Getting active outdoors is the prescription from the RCGP and parkrun UK’s new collaboration, which aims to get patients and general practice staff alike moving in the fresh air
The Royal College of General Practitioners (RCGP) and parkrun UK have collaborated to launch a new initiative that could see thousands of patients being given outdoor physical activities, as opposed to medication, as their prescription.
parkruns are free, 5k events that take place every Saturday morning in public open areas. The scheme aims to improve the health and well-being of healthcare staff, patients and carers alike.
As part of this venture, GP practices will be encouraged to develop closer links with their local parkrun and become certified ‘parkrun practices’, with health care practitioners focusing on directing patients towards the parkrun initiative – particularly those who are the least active and have long-term health conditions.
There are currently 535 parkruns across the UK and more events are springing up every week, many of which are situated close to GP practices. There are also 220 2k junior parkruns for 4-14-year-olds and their families on Sunday mornings, and each event is coordinated entirely by local volunteers and is accessible for people of all ages and abilities.
Thousands of people simply walk the events or join in as volunteers or spectators – running is not a requirement, as long as people are out and being active.
The initiative aims to further increase awareness of parkrun amongst GPs and all practice staff. Becoming a parkrun practice is a straightforward process, and parkrun UK and RCGP will offer guidance and support.
Professor Helen Stokes-Lampard, chair of the Royal College of GPs, said:
“Small, often simple, lifestyle changes can have a really positive impact on our health and wellbeing, so anything that encourages patients to live better, and move more is a good thing. parkrun is a diverse, fun and free way of getting our patients up and moving about, and empowering them to make basic lifestyle changes in the best interests of their long-term health and well-being.”
Head of Health and Wellbeing at parkrun, Chrissie Wellington said:
“Our research tells us that GPs and other practice staff are already signposting people to parkrun to great effect and we want to scale this up. This exciting and game-changing initiative with RCGP is a huge step forward in helping us to encourage GP practices across the country to forge really beneficial partnerships with their local parkruns, and for all staff and patients to realise the wide-ranging health benefits that parkrun participation can bring.”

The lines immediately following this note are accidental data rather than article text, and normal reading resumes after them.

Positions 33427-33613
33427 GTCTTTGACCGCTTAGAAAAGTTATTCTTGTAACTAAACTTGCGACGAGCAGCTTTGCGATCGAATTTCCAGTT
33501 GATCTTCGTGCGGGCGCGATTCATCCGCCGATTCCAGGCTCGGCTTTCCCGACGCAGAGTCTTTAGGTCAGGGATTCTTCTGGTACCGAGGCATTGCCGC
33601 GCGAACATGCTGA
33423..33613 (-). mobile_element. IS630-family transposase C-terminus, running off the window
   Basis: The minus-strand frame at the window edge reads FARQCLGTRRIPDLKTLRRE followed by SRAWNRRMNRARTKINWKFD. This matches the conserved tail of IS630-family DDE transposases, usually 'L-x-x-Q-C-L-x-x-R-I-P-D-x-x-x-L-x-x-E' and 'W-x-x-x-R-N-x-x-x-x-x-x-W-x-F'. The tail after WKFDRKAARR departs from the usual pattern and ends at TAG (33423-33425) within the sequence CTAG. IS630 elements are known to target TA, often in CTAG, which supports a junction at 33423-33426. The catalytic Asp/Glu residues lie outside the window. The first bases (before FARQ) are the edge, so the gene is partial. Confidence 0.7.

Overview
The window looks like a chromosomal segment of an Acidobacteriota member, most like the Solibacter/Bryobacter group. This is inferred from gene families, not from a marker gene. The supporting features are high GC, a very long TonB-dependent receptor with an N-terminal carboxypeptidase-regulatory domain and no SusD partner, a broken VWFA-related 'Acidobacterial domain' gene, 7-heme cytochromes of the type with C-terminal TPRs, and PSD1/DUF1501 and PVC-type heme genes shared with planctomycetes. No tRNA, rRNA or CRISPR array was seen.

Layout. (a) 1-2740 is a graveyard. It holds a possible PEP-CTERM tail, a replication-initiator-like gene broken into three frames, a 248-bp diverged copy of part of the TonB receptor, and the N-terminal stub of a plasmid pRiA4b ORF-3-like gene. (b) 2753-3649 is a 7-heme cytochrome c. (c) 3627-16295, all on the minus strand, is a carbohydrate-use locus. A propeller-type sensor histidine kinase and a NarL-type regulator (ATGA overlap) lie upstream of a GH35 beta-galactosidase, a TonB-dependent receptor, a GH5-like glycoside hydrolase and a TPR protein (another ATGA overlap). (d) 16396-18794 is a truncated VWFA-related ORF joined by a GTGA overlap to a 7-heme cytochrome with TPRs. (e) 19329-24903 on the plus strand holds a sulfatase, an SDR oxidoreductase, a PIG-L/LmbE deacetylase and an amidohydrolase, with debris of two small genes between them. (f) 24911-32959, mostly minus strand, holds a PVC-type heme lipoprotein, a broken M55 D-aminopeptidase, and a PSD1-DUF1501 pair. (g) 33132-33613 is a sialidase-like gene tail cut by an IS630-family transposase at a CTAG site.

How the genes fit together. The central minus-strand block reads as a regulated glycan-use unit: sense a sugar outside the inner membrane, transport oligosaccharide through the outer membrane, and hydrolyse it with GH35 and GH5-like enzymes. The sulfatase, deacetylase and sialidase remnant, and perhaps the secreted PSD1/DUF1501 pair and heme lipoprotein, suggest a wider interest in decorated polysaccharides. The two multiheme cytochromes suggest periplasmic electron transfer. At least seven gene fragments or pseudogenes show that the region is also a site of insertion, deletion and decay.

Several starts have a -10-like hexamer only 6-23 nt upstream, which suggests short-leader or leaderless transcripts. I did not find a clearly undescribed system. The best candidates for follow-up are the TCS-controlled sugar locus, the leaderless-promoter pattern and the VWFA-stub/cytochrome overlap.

RCGP clinical champion for physical activity and lifestyle, Dr Andrew Boyd, said:
“Inactivity is a leading cause of premature illness and death in the UK. GPs and their teams play a key role in encouraging and empowering their patients to get more active in the best interests of their health. parkrun provides an accessible, non-intimidating local opportunity for patients and staff to increase their activity levels, and have fun doing it, all in the great outdoors – and for free!”
Dr Simon Tobin, a GP from Southport, said:
“It’s a win-win situation for my patients and the NHS. Almost every day I invite my patients to come to parkrun and I’ve had successes with people with anxiety, depression, diabetes and heart disease as well as those who want to improve their blood pressure or get fitter. My patients are healthier, happier and on fewer medications, and the NHS saves a fortune on unnecessary drugs and dealing with their side effects.”
Dr Ollie Hart, whose medical centre helped set up Graves parkrun in Sheffield in 2012, said:
“The close connection between our practice and our local parkrun has had the biggest health impact of anything I have done in my career. Many of the Centre’s staff and patients are regular walkers, runners or volunteers, and I know people with multiple sclerosis, diabetes, airway disease, mental health issues and many other health conditions who have all benefited hugely from a life changing association with parkrun.”